statesman.com | Man shot by deputy U.S. marshal had long criminal history | The Blotter

Man shot by deputy U.S. marshal had long criminal history
By Steven Kreytak | Friday, February 13, 2009, 05:41 PM

The fugitive shot Thursday night by a deputy U.S. marshal in Northwest Austin has a criminal history dating back to the 1980s and had been wanted on a parole violation for drugs and car theft charges, local and federal law enforcment officials said at press conference Thursday.

“It’s very clear Mr. Douglas Morse is a very dangerous man,” said Assistant Austin Police Chief David Carter.

Carter and Austin Supervisory Deputy U.S. Marshal Hector Gomez said the investigation continues but indications are that the deputy marshal, who they would not identify, acted appropriately in shooting Douglas Morse, 41, while trying to arrest him at a Northwest Austin apartment complex.

Morse, who most recently lived in Ausitn, was under guard at University Medical Center at Brackenridge Thursday, Carter said. He faces a bevy of charges, including evading arrest, unauthorized use of a motor vehicle and aggravated assault with a motor vehicle.

Carter said that initially Travis County prosecutors were assisting in the case but then learned that the incident at the Balcones Club Apartments at 9218 Balcones Club Drive was in Williamson County by about 100 feet. The Williamson County District Attorney’s office will investigate the case, including the shooting, and present evidence to a grand jury if appropriate, he said.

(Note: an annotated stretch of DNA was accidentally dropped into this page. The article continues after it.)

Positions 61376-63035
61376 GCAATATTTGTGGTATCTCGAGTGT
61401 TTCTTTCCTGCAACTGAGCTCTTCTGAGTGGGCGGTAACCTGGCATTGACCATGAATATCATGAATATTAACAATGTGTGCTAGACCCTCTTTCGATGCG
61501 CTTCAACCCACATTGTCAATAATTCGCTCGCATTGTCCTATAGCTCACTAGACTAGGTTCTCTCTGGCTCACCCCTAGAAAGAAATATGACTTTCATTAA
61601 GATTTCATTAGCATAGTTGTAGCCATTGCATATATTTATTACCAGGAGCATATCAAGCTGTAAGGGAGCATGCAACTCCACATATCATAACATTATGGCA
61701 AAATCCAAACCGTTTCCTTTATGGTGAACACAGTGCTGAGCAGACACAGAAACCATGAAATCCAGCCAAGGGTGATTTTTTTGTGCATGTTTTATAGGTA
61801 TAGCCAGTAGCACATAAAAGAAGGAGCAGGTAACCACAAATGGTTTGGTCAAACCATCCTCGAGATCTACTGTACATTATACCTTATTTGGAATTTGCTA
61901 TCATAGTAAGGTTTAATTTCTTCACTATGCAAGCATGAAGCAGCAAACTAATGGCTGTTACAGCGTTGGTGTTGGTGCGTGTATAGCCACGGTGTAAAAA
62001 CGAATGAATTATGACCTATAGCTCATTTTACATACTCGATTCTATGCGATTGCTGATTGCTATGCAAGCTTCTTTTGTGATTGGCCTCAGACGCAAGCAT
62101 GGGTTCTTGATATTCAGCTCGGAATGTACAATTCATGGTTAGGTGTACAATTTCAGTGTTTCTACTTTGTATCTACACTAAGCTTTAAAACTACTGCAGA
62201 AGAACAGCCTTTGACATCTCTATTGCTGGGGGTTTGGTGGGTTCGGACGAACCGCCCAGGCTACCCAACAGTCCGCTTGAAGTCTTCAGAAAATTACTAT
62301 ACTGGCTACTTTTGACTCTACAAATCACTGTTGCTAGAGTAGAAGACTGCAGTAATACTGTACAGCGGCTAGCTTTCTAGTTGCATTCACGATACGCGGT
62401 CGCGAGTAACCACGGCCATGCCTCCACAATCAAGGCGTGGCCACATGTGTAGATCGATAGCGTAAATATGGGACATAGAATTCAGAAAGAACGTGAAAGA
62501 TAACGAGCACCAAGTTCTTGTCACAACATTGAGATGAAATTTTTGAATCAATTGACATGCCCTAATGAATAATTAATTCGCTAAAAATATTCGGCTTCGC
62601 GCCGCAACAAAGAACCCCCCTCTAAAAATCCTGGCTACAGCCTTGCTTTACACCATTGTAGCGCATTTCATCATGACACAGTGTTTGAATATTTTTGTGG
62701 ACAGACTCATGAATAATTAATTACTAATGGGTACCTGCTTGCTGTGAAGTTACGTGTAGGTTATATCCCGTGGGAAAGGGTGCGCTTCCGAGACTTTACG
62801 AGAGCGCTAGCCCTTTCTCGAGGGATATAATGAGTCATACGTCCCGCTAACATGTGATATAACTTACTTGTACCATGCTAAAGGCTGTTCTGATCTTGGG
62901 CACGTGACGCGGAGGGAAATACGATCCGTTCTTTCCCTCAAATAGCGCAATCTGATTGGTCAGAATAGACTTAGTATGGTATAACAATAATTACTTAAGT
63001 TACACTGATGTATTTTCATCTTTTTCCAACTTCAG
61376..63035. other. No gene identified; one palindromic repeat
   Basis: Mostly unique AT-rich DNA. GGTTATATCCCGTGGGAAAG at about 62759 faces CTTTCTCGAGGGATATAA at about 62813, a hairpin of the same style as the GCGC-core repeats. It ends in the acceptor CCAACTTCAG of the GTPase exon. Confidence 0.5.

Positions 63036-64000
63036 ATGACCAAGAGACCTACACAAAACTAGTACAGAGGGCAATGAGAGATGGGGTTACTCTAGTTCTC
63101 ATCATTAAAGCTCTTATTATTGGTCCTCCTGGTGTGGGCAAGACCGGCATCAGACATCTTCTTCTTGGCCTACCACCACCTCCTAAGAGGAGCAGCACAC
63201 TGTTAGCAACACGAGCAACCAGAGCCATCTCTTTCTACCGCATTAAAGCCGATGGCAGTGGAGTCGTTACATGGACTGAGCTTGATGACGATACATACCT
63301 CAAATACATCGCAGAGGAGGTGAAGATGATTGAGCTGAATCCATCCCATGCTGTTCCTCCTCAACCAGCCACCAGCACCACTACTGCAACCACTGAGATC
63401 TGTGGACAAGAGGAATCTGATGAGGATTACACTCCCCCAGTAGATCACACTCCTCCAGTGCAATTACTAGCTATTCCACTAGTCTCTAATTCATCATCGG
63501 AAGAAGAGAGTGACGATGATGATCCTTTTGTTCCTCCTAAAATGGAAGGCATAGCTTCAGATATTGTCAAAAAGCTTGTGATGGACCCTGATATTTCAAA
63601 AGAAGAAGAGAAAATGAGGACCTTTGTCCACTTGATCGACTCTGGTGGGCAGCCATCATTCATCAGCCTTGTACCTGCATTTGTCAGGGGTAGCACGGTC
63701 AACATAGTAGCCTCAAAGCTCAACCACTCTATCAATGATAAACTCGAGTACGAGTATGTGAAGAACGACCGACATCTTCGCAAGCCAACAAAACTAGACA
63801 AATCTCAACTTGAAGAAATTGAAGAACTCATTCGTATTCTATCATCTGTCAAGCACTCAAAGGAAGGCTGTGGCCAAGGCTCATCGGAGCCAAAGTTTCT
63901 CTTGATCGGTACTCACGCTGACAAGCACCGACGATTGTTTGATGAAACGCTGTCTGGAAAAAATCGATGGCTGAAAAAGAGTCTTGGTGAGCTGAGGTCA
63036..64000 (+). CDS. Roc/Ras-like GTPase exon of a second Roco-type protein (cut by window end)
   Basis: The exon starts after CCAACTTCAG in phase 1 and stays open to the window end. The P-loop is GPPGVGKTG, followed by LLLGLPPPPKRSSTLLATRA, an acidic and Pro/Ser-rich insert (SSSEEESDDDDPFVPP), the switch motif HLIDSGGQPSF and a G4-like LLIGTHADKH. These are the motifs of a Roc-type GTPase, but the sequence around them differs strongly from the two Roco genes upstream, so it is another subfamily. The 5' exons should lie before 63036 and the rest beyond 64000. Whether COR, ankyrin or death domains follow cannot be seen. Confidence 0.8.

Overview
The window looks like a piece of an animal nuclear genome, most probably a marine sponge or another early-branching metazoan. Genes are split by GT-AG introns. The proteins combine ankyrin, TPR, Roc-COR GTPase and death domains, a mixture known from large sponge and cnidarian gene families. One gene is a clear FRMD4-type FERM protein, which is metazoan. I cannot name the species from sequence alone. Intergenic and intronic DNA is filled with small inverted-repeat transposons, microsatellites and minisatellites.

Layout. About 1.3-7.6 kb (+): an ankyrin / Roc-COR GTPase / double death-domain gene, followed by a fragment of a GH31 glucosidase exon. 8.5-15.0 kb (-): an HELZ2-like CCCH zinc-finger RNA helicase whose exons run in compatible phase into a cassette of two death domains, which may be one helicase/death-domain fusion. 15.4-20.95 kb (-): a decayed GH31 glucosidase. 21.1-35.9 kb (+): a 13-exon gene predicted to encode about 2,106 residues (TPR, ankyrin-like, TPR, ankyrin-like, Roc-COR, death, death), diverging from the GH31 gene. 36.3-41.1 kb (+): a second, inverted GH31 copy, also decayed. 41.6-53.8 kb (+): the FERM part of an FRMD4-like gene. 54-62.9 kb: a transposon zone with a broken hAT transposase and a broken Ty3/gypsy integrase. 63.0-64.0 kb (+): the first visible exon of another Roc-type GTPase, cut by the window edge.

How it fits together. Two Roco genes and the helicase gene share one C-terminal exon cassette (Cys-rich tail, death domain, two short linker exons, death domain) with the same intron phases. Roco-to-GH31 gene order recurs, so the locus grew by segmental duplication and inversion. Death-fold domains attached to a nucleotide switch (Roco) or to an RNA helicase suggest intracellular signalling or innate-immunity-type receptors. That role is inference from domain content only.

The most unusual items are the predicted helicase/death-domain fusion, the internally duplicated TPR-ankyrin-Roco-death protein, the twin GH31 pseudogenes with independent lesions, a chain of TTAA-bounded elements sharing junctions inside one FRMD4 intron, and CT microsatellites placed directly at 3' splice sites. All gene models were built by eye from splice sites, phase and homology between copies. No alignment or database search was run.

Morse had escaped a sheriff’s deputy Wednesday night in Live Oak County, about 90 miles southeast of San Antonio, after the deputy pulled him over in a stolen vehicle, officials said.

The U.S. marshals-led Lone Star Fugitive Task Force learned he would be heading to the apartment in Northwest Austin and arrived at about the same time, Carter said.

When Austin police and U.S. marshals deputies surrounded his vehicle with their vehicles at the complex, Morse began to try to escape, according to a police affidavit.

At one point he sped into a car holding a U.S. marshals deputy and an Austin police officer, inflicting minor injuries on the pair, the affidavit said.

Morse fled his vehicle on foot and then was shot in the forearm and leg after officials said he appeared to be reaching for his waist area. He did not have a gun on him, Carter said.

“His actions were clearly a threat to the officers, the public,” Carter said, “it’s obvious.”